Victims of child abuse at the hands of Regensburg cathedral choir priests and teachers are set to receive compensation ranging between €5,000 to €20,000 by the end of next year.
A scandal that first emerged into the public light in 2010 will soon see some good news for hundreds of victims, as the Regensburg diocese announced on Wednesday it would be offering them each between €5,000 and €20,000 in compensation.
“This is a sign that we take this very seriously,” Regensburg bishop Rudolf Voderholzer said at a joint press conference with victims groups, according to the Süddeutsche Zeitung.
"You should believe that this causes me pain, that every single case hurts my soul... I cannot undo what was done, and can only ask those affected for forgiveness."
As of this month, 422 former singers in the cathedral's boys' choir have come forward to report abuse to an investigative team, which began examining the reports last year in cooperation with the diocese.
The church and victims' groups also plan to set up an independent counseling centre for those affected. This was something the victim advocacy groups had strongly requested, so that those who were abused would not have to turn to someone from the Catholic church, or someone related to it, for help.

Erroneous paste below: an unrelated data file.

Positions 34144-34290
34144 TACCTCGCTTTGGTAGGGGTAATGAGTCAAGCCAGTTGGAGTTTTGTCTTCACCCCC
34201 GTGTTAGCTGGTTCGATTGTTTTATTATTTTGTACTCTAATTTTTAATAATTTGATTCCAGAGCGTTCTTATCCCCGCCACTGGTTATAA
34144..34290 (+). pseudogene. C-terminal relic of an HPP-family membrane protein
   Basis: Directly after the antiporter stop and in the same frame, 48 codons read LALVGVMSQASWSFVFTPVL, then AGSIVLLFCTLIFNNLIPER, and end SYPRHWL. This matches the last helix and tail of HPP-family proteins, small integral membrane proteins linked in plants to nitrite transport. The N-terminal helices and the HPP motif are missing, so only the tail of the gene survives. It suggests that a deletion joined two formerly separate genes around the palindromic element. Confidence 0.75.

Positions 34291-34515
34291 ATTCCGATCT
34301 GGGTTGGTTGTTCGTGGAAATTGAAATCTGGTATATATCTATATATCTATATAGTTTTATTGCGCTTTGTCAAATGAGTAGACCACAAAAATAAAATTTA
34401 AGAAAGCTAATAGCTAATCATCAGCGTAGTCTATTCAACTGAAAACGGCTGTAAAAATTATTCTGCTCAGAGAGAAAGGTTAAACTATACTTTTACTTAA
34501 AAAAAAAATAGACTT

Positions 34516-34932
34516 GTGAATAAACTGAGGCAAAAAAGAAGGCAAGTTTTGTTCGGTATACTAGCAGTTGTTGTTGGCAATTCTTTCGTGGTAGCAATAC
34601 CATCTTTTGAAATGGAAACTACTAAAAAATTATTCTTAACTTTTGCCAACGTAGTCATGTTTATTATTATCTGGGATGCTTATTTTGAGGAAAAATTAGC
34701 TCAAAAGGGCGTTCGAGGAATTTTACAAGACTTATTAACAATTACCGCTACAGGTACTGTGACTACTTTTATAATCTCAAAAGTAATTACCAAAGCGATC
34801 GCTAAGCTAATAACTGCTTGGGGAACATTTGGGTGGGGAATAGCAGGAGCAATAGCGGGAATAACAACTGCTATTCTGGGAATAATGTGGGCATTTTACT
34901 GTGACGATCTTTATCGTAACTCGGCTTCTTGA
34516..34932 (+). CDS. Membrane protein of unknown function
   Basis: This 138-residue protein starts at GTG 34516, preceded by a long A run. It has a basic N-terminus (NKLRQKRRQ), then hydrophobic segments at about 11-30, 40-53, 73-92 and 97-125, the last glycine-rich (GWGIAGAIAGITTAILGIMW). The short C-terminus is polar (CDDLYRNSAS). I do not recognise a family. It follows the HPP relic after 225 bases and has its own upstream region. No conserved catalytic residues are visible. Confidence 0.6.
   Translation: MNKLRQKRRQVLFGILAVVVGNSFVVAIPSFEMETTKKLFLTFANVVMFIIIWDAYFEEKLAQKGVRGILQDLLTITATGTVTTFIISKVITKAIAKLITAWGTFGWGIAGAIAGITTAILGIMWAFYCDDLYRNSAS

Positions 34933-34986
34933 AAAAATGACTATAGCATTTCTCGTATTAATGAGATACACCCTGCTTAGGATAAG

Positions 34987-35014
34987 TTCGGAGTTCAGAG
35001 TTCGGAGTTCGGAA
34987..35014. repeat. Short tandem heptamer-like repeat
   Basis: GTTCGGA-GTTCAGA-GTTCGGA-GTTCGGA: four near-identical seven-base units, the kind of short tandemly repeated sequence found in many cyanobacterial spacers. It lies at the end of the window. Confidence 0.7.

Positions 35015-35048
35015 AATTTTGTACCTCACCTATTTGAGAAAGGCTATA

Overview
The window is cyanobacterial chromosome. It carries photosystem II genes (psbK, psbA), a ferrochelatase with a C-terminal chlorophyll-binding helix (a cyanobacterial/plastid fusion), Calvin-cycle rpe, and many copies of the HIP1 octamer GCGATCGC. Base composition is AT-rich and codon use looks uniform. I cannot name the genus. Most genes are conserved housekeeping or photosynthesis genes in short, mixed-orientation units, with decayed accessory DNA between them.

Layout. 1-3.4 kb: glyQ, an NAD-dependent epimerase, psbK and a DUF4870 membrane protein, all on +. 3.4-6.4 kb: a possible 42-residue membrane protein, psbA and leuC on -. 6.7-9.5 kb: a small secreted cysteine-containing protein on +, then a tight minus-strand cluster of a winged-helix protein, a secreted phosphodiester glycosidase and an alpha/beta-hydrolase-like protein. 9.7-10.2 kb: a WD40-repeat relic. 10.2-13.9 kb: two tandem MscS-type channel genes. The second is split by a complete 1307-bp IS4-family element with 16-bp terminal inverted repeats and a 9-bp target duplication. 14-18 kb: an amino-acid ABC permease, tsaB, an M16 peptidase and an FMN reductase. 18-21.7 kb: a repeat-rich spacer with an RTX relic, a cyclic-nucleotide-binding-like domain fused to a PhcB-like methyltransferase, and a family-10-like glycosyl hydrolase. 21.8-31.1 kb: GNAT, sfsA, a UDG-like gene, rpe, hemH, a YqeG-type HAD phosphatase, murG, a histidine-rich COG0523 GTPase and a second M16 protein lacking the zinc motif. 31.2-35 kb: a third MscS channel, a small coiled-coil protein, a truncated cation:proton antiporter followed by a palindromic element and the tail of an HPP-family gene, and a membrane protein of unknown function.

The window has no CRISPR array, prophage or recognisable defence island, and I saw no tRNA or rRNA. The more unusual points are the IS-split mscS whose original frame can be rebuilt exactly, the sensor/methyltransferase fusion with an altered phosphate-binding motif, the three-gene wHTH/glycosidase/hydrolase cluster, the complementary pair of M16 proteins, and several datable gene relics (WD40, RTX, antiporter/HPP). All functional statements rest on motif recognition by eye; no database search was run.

The victims were members of the “Cathedral Sparrows” choir between 1945 and the 1990s, and report that priests and teachers physically abused them. At least 65 have reported sexual abuse.
But experts estimate that the total number of victims could be much higher, with the leading lawyer on the investigation stating in January that one-third of the 2,100 students between the 1950s and early 1990s were likely subject to violence - or about 700 people.
The scandal in the Regensburg church started to unravel in 2010, when nationwide reports of abuse by priests were sparked by a case in Berlin.
A school there announced that around 50 former students had reported they were sexually abused by priests. Afterwards, lawyers for victims came forward with allegations of abuse at dozens of other Catholic institutions.
The two men first implicated in the abuse in Regensburg both died in 1984. One suspect, who was a religion teacher and the institution's assistant leader, was removed from service in 1958. The other man was reportedly censured in 1971.
The diocese of Regensburg announced last April that it would cooperate with victims' organisation White Ring to investigate sexual and physical abuse at the Domspatzen choir. At the start of the year, the church said it would pay victims €2,500 each in compensation.
The new compensation scheme announced on Wednesday was the result of intense negotiations between church representatives and victims' groups.
“We came in with a list of demands, which we knew were very high. But as of today, this list has been fulfilled,” said 56-year-old Alexander Probst, who is one of the victims.
“We have dreamed of this for years.”